We met with Karim Fizazi from the Department of Medicine, Institut Gustave Roussy, Villejuif, France to discuss how personalised medicine can improve the treatment of patients with carcinoma of unknown primary (CUP), molecular profiling and assays for tissue analysis, and how to demonstrate the effectiveness of molecular diagnostic tests.
ESMO: What is the current situation in treating patients with carcinoma of unknown primary site?
Karim Fizazi: Patients with carcinoma of unknown primary still have a bad prognosis with just approximately ten months of estimated survival. So, it is still a very terrible disease for these patients. It is a significant category of patients in oncology, probably around three per cent of the total patient population and after twenty years of research, there is still no true standard of care.
We treat these patients with chemotherapy, including regimens like cisplatin, gemcitabine, or carboplatin and paclitaxel, but the response rate is not that high, and the impact on overall survival has never been demonstrated. So, this is still a very important unmet need in oncology.
ESMO: What is the importance of personalised medicine in helping to make the improvements in patients with CUP?
Karim Fizazi: Patients with carcinoma of unknown primary are surely a perfect model for personalised medicine. As an oncologist, basically what you want to know is where the cancer comes from, and this is what imaging in this case is not able to tell us. But maybe it is more important, to determine what the true biology is in there, so you can give the right drug to the right patient. That is the paradigm of personalised medicine.
ESMO: How important are molecular profiling tests in patients with CUP?
Karim Fizazi: In the future we hope that tests will identify the likely primary tumour and its related biology, so you can give the right drug to the right patient. Indeed, there are already series of tests developed by several companies using either RT-PCR or micro-analysis that can be done on the CUP tissue, the metastatic tissue and they can identify adequately the likely primary of cancer in approximately 80 per cent of cases, which is quite high. Now what we don’t know is whether doing this can impact on patient management and outcome.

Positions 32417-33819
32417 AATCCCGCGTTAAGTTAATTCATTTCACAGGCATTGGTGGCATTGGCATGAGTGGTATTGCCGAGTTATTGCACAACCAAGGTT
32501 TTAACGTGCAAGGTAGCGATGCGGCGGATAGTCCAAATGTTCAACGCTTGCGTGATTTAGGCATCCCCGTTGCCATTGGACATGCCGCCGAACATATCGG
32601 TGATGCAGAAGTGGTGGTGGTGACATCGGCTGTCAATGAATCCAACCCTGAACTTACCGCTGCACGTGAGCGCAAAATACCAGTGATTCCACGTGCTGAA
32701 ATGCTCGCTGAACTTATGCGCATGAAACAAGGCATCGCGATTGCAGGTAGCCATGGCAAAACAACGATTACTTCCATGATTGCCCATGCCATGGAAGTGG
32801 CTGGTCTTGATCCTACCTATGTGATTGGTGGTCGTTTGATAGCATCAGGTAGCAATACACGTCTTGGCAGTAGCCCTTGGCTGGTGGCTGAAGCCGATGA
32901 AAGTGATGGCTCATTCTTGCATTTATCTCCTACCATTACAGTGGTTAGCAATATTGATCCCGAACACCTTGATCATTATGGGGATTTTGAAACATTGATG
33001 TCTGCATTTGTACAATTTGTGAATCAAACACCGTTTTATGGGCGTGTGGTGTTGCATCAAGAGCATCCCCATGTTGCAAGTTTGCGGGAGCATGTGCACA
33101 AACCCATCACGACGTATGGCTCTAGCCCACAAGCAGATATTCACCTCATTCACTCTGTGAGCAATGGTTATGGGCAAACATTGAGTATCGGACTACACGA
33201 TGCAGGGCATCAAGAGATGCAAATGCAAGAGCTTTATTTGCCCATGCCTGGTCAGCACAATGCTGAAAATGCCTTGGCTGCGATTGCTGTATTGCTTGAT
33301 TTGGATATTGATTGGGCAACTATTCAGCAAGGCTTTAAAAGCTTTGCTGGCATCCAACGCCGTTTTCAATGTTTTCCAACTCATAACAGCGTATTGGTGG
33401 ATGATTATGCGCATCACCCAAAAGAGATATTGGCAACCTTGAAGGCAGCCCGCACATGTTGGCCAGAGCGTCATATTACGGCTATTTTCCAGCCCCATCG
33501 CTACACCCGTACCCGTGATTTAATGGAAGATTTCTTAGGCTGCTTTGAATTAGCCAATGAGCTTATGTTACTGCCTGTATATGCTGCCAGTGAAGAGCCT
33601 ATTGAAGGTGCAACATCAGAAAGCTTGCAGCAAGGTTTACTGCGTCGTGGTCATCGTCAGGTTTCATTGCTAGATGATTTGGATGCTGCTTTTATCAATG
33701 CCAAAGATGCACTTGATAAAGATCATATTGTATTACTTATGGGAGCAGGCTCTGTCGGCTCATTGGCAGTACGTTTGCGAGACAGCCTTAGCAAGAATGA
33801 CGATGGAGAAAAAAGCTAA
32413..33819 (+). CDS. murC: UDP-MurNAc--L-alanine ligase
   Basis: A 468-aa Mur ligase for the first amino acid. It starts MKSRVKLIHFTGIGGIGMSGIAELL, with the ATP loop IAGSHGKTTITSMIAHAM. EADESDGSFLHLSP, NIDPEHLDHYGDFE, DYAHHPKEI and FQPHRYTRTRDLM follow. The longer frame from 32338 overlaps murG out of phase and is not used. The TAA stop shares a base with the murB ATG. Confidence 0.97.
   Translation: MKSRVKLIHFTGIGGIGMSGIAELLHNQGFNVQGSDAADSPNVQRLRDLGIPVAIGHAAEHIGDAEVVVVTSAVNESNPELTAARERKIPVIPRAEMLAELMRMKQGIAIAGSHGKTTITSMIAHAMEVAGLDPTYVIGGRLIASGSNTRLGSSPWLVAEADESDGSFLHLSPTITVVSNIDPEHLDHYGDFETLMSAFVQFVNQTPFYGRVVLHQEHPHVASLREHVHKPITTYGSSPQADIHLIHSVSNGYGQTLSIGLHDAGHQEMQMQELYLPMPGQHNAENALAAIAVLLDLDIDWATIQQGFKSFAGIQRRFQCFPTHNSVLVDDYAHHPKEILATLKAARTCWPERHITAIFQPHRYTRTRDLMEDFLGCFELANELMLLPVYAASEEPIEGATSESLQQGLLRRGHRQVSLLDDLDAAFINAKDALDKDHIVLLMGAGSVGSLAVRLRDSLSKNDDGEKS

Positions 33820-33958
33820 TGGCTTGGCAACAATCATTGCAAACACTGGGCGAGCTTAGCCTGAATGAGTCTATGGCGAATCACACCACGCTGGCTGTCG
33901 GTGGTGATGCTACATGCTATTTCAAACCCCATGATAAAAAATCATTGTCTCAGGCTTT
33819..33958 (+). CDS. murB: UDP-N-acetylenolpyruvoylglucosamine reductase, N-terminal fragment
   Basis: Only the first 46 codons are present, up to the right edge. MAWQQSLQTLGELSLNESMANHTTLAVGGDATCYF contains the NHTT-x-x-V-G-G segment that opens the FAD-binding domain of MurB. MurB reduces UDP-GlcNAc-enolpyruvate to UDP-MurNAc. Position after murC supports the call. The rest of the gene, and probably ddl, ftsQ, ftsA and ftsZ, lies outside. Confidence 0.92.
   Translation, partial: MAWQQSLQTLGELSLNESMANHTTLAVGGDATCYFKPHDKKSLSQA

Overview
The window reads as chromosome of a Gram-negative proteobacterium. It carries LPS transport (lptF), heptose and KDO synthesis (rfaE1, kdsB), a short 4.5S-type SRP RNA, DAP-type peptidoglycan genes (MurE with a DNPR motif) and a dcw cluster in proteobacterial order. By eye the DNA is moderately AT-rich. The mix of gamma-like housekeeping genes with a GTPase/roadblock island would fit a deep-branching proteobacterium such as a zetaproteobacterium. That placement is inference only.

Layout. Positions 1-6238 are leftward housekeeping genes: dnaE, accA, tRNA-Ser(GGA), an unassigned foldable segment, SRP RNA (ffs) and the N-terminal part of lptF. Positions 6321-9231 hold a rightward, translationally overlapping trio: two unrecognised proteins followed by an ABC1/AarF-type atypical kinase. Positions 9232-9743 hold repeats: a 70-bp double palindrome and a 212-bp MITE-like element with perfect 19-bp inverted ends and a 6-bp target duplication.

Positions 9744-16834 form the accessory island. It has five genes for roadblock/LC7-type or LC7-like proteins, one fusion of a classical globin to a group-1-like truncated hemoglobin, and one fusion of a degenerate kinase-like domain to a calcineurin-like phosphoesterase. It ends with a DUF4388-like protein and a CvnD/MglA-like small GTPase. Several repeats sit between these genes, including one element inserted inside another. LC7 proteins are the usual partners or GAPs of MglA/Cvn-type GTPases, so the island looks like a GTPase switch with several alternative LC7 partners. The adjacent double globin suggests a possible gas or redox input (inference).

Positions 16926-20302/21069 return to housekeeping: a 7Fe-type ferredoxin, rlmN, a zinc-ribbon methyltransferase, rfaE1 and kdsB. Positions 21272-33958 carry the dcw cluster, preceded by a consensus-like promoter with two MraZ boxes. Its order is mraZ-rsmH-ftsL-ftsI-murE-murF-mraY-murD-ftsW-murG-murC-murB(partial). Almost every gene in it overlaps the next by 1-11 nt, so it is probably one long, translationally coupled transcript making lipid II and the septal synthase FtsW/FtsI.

ESMO: How do you demonstrate the effectiveness of molecular diagnostic tests?
Karim Fizazi: To demonstrate their impact we need randomised trials, and these are ongoing. In these trials we randomise patients to receive either, standard chemotherapy or to undergo testing to try and find the primary and adapt therapy accordingly. So you can use targeted therapy, or a different chemotherapy regimen, or hormonal therapy depending on the origin of the likely primary tumour. The hypothesis is that in doing so, we’ll be able to postpone cancer progression and hopefully improve overall survival as well.
ESMO: How optimistic are you that in the future we will be able to improve the outlook for patients with this type of cancer?
Karim Fizazi: Well, if we are honest, we haven't made any true, significant progress in the management of patients with carcinoma of unknown primary in the last twenty years. At least based on the results from clinical trials. Probably immunohistochemistry has made some progress and the different treatments that we are using in various cancers have also helped patients with carcinoma of unknown primary. Now we have the opportunity to do specific trials for these patients, and to personalise therapy based on these tests, which speculate on a specific primary cancer and maybe specific biology. And we also have the weapons to target that. So, I have some hope that this generation of trials will be able to demonstrate that indeed, using these tests can postpone progression in these patients.